Blue Hawks have All-Americans and leaders return to offense

Dickinson State has a number of players returning on offense from last season, eager to push for more success.

(File Image / The Dickinson Press)

The Blue Hawks football offense can be credited as a main reason to their recent sustained success. This year will be no different as they return two All-Americans from a season ago, as well as their starting quarterback.

Wide receiver Tyger Frye and offensive lineman Matt Dey achieved All-American status after last year's undefeated season in conference play. The Dickinson State offense powered the Blue Hawks to victory last year, winning nine games by an average of 19 points. Their smallest margin of victory was by 12 points twice on two occasions, against Dakota State and Valley City State.

Despite last year's success and the years before it, the seniors know that this year is a new page and will have to continue to set goals that start in the training room and lead by example.

“I don't think there is so much pressure to be undefeated again this year, that is never our first goal. I think the only pressure we have is to be better than what we were the day before,” Frye said. “At this point in my career I just want to be the best teammate I can be. I will always have things to get better at in all assets of my game, but I am going to do my individual thing regardless and I just want to be the best leader and teammate this year.”

Frye led the Blue Hawks in receptions last year with 58 to go along with nine touchdowns. Though the Blue Hawks lost their first game of the 2021 season to Black Hills State, Frye was a standout performer with eight catches for 101 yards and a touchdown.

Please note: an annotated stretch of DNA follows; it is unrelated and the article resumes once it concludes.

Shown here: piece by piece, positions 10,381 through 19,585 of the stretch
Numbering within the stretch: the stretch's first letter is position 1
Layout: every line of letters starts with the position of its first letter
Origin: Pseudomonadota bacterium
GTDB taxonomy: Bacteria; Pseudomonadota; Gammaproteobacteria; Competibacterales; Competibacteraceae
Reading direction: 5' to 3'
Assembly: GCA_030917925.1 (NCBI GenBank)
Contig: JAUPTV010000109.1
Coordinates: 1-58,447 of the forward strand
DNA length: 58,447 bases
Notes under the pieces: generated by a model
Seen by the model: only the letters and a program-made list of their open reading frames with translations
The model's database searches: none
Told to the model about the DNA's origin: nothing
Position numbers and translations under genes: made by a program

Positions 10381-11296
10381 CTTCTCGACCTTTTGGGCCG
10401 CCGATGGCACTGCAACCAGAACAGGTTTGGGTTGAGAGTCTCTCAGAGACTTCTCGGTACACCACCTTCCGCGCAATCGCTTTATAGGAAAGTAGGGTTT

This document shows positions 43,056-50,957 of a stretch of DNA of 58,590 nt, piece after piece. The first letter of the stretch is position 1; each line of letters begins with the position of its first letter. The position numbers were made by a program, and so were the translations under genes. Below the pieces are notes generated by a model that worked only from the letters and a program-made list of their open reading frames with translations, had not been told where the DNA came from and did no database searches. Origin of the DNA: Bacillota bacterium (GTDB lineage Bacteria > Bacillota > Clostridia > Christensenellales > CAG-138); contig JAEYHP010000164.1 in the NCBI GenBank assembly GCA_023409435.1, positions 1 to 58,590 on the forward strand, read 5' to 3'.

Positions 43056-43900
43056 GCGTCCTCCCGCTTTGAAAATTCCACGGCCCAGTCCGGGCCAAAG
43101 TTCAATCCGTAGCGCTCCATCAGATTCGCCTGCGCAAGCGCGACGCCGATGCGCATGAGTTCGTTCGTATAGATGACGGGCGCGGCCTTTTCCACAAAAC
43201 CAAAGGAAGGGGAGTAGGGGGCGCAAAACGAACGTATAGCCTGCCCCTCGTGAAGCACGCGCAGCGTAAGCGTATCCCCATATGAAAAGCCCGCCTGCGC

“On offense we have really been working on keeping our high tempo and limiting the mental mistake, because those will kill a drive,” Frye said. “Really we’re just trying to have that play book in the back of our head, not have to think about it when we are out on that field.”

(File Image / The Dickinson Press)

Quarterback Drew Boedecker's season started with 272 passing yards, completing 16 out of 24 passes and a touchdown, but was also sacked five times. It is something that Boedecker refuses to allow affect his confidence going into the rest of the season.

“I'm pretty comfortable with this team. Being a starter last year was huge, being able to get that experience and then throughout the summer,” Boedecker said. “Now being my fifth year with this offense nothing has changed drastically, it's super familiar to me. It's almost like a second language.

Boedecker said that a loss leaves a bad taste in the mouth and that his concentration is to get his team ready, mentally and physically.

“Throughout the summer we changed our weight room culture. We got a new lifting coach, Coach (Sam) Herauf,” Boedecker said. “I am definitely trying to lead by example and be that vocal leader. Trying to get everything going.”

Frye added that the culture DSU has stapled goes a long way with the players. From the rookies to the upperclassman, they actively get together outside of practice.


“We alway preach that it is a family culture and all that, but with Covid last year we noticed it right away,” Frye said. “It always helps knowing you have family with your team instead of not knowing the 40 people who are not going to be playing this year. So I think we have done a really good job of bringing them in and making them feel like they are part of the team, even though they are going to be red shirts this year.”

Related Topics: FOOTBALLNSAA
Josiah C. Cuellar was born in San Angelo, Texas, a small rural community in the western part of the state known for its farming, ranching and beautiful Concho River. A Texas A&M San Antonio graduate specializing in multi-media reporting, Cuellar is an award winning photographer and reporter whose work focuses on community news and sports.
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